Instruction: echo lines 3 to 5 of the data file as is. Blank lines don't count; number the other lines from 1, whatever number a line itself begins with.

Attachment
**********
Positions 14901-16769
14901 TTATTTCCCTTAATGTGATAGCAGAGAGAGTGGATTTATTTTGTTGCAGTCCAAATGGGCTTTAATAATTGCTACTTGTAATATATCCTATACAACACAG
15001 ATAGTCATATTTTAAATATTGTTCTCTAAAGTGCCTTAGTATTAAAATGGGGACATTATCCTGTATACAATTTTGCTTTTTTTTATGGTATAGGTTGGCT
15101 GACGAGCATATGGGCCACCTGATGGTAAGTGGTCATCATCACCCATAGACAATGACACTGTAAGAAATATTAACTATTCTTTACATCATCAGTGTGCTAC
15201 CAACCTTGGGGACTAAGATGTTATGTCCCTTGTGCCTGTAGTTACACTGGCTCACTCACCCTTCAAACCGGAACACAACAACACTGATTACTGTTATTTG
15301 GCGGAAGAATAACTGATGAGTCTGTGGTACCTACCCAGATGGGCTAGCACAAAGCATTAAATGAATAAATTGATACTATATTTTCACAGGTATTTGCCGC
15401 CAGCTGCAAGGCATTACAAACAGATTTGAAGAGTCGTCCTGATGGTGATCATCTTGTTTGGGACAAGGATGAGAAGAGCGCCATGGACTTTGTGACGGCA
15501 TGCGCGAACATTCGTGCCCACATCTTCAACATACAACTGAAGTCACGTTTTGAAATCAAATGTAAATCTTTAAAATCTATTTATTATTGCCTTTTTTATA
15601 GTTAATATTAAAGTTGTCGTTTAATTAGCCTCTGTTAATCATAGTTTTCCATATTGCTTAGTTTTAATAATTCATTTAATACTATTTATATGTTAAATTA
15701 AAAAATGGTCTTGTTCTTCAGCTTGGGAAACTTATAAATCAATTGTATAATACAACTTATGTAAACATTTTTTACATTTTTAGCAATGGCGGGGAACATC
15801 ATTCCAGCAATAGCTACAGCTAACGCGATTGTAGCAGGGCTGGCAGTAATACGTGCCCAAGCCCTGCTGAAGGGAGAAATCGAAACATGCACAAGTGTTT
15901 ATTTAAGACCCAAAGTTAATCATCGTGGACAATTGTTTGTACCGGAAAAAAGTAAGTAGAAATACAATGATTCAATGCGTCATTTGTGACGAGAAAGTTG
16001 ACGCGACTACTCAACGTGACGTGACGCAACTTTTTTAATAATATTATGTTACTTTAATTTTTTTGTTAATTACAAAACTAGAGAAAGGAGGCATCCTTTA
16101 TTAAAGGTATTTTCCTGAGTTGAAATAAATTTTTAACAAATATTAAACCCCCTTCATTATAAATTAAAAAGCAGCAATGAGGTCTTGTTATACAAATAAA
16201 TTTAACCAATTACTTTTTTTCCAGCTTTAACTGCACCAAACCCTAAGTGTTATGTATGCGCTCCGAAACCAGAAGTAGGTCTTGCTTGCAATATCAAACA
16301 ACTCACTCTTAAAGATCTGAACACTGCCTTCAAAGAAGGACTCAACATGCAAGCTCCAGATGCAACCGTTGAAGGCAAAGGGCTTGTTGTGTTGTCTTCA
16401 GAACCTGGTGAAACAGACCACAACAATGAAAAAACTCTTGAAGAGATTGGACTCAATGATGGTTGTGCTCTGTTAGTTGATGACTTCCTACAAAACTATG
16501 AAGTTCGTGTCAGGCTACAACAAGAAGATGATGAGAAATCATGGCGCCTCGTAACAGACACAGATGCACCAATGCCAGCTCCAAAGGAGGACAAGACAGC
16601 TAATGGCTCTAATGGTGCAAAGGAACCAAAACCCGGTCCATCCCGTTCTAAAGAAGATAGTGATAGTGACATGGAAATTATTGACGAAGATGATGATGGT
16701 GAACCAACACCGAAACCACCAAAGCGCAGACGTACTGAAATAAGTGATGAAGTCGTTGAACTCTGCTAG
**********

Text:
15001 ATAGTCATATTTTAAATATTGTTCTCTAAAGTGCCTTAGTATTAAAATGGGGACATTATCCTGTATACAATTTTGCTTTTTTTTATGGTATAGGTTGGCT
15101 GACGAGCATATGGGCCACCTGATGGTAAGTGGTCATCATCACCCATAGACAATGACACTGTAAGAAATATTAACTATTCTTTACATCATCAGTGTGCTAC
15201 CAACCTTGGGGACTAAGATGTTATGTCCCTTGTGCCTGTAGTTACACTGGCTCACTCACCCTTCAAACCGGAACACAACAACACTGATTACTGTTATTTG